The National Audit Office (NAO) has already confirmed an investigation into the commercial deals struck by the government in response to the pandemic.
But Hampshire County Council is gearing up for a more in-depth investigation, which would look at every aspect of how the pandemic has been handled.
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This could range from the way care homes were managed, the impact on people's mental health and what more could have been done to prevent deaths.
The county council's director of adult’s health and care, Graham Allen, has insisted that no stone will be left unturned.
He said: ‘I have had no formal contact regarding an inquiry, but what we have been doing is making sure we have good records of actions we have taken, decisions made and issues that arose.
‘This is all being collected together and we have a library of thousands of documents that we're doing through.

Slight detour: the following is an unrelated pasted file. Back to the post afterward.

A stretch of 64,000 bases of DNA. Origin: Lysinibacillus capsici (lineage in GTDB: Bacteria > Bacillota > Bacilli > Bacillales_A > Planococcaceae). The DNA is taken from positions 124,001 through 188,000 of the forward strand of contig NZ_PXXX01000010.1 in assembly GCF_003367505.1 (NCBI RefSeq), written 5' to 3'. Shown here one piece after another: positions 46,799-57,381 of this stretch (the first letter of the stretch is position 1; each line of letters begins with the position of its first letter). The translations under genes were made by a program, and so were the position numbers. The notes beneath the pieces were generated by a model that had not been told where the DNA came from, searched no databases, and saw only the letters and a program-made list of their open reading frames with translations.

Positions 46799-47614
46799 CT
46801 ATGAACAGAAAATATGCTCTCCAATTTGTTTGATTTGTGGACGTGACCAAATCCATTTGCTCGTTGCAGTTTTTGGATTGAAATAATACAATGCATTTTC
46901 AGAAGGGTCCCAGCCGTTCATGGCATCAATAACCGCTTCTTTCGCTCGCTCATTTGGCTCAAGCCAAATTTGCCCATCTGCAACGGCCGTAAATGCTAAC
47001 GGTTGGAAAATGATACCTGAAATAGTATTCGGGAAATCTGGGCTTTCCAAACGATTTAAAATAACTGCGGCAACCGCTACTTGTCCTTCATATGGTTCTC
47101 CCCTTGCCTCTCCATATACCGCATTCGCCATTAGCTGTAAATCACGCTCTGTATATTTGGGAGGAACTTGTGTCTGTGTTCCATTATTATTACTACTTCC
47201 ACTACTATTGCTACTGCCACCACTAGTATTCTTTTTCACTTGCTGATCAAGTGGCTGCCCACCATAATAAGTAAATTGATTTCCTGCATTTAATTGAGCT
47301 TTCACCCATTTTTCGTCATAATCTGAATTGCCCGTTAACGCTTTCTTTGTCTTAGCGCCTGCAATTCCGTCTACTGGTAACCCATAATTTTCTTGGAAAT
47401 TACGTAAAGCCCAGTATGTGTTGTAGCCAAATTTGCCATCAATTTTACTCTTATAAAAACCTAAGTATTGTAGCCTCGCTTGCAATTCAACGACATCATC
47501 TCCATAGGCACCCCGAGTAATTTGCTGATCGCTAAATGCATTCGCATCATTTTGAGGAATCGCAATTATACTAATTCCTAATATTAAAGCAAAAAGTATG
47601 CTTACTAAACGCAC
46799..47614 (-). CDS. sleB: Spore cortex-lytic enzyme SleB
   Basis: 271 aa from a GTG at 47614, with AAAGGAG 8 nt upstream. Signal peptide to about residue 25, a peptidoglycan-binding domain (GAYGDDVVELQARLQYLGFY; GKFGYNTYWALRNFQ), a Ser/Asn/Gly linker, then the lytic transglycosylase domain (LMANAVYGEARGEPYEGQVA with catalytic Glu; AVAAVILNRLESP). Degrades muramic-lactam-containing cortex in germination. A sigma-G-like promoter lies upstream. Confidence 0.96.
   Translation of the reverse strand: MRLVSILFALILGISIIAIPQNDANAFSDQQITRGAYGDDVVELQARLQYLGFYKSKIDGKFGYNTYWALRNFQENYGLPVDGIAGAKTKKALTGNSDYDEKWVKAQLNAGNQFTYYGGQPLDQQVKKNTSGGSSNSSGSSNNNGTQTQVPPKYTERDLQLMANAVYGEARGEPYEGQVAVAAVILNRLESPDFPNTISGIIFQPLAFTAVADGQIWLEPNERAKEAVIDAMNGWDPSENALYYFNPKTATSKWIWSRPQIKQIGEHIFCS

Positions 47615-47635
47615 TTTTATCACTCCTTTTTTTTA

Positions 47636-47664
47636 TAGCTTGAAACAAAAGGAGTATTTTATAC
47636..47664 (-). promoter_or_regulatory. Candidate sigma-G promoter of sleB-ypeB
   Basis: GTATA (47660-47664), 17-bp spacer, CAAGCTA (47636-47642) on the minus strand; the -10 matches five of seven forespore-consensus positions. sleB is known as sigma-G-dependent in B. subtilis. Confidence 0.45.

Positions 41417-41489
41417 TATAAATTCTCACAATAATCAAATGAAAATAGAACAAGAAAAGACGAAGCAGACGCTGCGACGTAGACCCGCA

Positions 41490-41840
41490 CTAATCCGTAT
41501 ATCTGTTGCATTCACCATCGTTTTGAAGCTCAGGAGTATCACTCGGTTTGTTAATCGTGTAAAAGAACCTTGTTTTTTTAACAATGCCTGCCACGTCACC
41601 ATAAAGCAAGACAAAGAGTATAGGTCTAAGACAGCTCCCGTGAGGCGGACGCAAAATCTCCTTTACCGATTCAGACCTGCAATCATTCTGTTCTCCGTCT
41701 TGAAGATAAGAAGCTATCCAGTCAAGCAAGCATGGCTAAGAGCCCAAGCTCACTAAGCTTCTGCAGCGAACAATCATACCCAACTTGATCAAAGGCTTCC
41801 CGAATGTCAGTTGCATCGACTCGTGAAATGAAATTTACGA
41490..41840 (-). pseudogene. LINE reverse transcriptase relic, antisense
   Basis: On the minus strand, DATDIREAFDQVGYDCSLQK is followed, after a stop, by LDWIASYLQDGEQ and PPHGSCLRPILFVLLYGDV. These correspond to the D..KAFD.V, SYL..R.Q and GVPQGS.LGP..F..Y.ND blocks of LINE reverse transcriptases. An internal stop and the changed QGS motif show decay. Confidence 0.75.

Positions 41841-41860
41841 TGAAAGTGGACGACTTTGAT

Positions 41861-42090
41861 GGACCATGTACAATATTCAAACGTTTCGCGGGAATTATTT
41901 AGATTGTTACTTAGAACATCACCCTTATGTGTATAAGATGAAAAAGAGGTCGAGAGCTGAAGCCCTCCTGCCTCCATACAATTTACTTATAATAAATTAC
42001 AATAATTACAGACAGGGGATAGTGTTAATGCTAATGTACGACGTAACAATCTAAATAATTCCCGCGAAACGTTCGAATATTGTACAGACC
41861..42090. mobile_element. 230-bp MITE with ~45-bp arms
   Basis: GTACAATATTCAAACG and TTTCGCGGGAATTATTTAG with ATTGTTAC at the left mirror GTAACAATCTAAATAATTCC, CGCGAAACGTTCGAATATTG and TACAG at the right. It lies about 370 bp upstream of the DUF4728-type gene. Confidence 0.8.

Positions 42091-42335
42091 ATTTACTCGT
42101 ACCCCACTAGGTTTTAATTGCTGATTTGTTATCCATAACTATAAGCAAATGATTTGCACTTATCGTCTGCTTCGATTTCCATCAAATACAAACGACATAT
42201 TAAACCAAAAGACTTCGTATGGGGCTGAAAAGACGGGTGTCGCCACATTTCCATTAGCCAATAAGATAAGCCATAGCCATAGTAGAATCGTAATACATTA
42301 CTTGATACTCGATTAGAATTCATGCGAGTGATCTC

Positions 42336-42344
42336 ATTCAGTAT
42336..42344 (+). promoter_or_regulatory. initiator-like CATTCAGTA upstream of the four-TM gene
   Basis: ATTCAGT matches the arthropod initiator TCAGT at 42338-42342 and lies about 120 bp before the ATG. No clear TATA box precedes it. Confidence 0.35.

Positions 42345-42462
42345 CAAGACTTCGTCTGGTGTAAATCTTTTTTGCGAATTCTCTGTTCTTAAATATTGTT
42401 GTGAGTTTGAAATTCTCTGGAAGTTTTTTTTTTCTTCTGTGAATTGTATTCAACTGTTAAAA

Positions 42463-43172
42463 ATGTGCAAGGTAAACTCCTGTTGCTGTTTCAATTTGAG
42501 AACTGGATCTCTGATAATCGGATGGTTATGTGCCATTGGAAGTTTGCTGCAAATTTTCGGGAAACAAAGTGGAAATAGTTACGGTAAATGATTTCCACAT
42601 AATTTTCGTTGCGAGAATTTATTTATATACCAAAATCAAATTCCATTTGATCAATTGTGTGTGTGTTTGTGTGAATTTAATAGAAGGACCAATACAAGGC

‘While we haven't been notified of anything, we felt it was important to have all the information and evidence ready, just in case we are ever asked to submit it.’
Cllr David Harrison, Liberal Democrat spokesman for health and social care, said: 'In some countries, national inquiries into lessons learned from the pandemic have already been confirmed.
‘I'm intrigued by this, particularly with the issues of care homes being locked down and relatives not being able to visit them, and people dying alone in hospitals.
‘I wonder if that will form part of this country’s national inquiry.’
The NAO has confirmed that it is carrying out a ‘broad and varied programme’ of investigations into the pandemic.
Investigations on government preparedness, spending in response to the pandemic and the wider emergency response have already been published.
Further investigations into border management, employment support schemes and the government's contract with Randox - which supplied lab testing goods and services - will be published later this year.
Mr Allen added: ‘I think there will be a huge amount of learning to be done from this pandemic, especially in terms of preparedness, decision making and our response.’